Thursday, January 1, 2015


Matt Talbot (1856 – 1925) is mentioned in this 1935 article ( about the upcoming new year.




FOR millions of our fellow-countrymen, 1936, if it comes, will be a New Year only in the sense of One Year More or Another One. Next Wednesday will be a day for starting a new wallcalendar, a new diary, a new page in the pass-book, and perhaps for registering some new resolutions ; but the Year will be new only in the sense of the new handkerchief or collar which, as a matter of course, will quickly be soiled and soon be worn out.

To some extent, every one of us is subject to the New Year's almost intrinsic quality of deterioration. Although rustless and stainless steels have lately been invented, no human soul is chromium-plated. We must beware, however, of that deadly Defeatism which says, in effect : " I will make no New Year resolutions, because I know I shall break them, and I will form no New Year hopes, because they are sure to be mocked by events."

In a vital respect, which may also be a victorious and a triumphal one, we can all, if we will, make 1936 a truly New Year. January, not less than this fading December, will surround us with the old corrosive and soiling and stunting influences ; but we can create for ourselves a radically new situation by resolving, with the firmest resolve we have ever made, that, God helping us, we will use all the divinely-provided counteractives to defilement and failure. It is no mere pious platitude, but is literally the Gospel truth, that Grace is so proportioned to the needs of those who implore it that the famous New Leaf can be not only turned over but kept unblotted, while day by day and month by month, it is inscribed and filled with none but pure thoughts, seemly words and good deeds.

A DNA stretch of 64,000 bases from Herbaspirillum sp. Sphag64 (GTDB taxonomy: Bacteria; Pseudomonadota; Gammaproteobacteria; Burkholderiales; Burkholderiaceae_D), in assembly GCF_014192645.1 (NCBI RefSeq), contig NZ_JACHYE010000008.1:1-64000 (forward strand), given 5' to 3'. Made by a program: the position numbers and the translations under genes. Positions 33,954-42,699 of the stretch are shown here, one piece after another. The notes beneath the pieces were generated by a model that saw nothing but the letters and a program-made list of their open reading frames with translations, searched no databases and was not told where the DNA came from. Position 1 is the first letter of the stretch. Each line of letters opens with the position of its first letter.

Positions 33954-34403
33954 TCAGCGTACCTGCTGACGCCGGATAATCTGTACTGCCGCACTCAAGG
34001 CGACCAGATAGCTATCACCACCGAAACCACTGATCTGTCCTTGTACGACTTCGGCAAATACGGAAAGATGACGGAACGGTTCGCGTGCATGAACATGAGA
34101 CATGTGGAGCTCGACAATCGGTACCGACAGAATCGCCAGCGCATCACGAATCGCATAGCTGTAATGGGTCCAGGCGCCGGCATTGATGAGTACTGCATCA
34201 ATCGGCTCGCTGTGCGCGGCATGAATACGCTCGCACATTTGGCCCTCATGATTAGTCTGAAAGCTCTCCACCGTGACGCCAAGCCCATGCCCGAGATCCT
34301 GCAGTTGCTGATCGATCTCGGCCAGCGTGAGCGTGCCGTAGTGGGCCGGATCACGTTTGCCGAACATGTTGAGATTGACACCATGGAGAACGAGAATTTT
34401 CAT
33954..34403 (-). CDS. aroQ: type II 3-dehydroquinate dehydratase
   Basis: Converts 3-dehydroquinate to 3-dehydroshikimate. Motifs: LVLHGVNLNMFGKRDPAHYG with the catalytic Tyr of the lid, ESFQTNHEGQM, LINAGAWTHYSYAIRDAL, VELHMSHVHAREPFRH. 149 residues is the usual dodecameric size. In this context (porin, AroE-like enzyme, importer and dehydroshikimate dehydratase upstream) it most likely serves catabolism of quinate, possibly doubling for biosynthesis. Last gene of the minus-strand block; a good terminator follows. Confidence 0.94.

Without going back to dusty pages of medieval hagiography, which may be suspect in modern eyes, we can find many proofs in our very own days that when a poor mortal, despairing of his own feebleness and futility, lays hold of the Divine Help with both hands, he can enter upon a truly " new " life which will not melt into the ugly slush of broken resolutions but will remain perennially pure and bright, like the eternal "snows on high mountains. An instance of this was MATT TALBOT, that woefully poor and obscure Irish workboy who was transformed suddenly and durably from a feckless half-drunkard into a saint of God.

Protestants as well as Catholics are annually exhorted, when a New Year approaches, to appropriate hungrily and thirstily the spiritual meat and the heavenly elixir of life which are theirs for the asking and the taking. But, over and above other inestimable differences, surely Catholics are in the better position for -acting on this advice. They have the Sacraments — tangible, accessible and inexhaustible.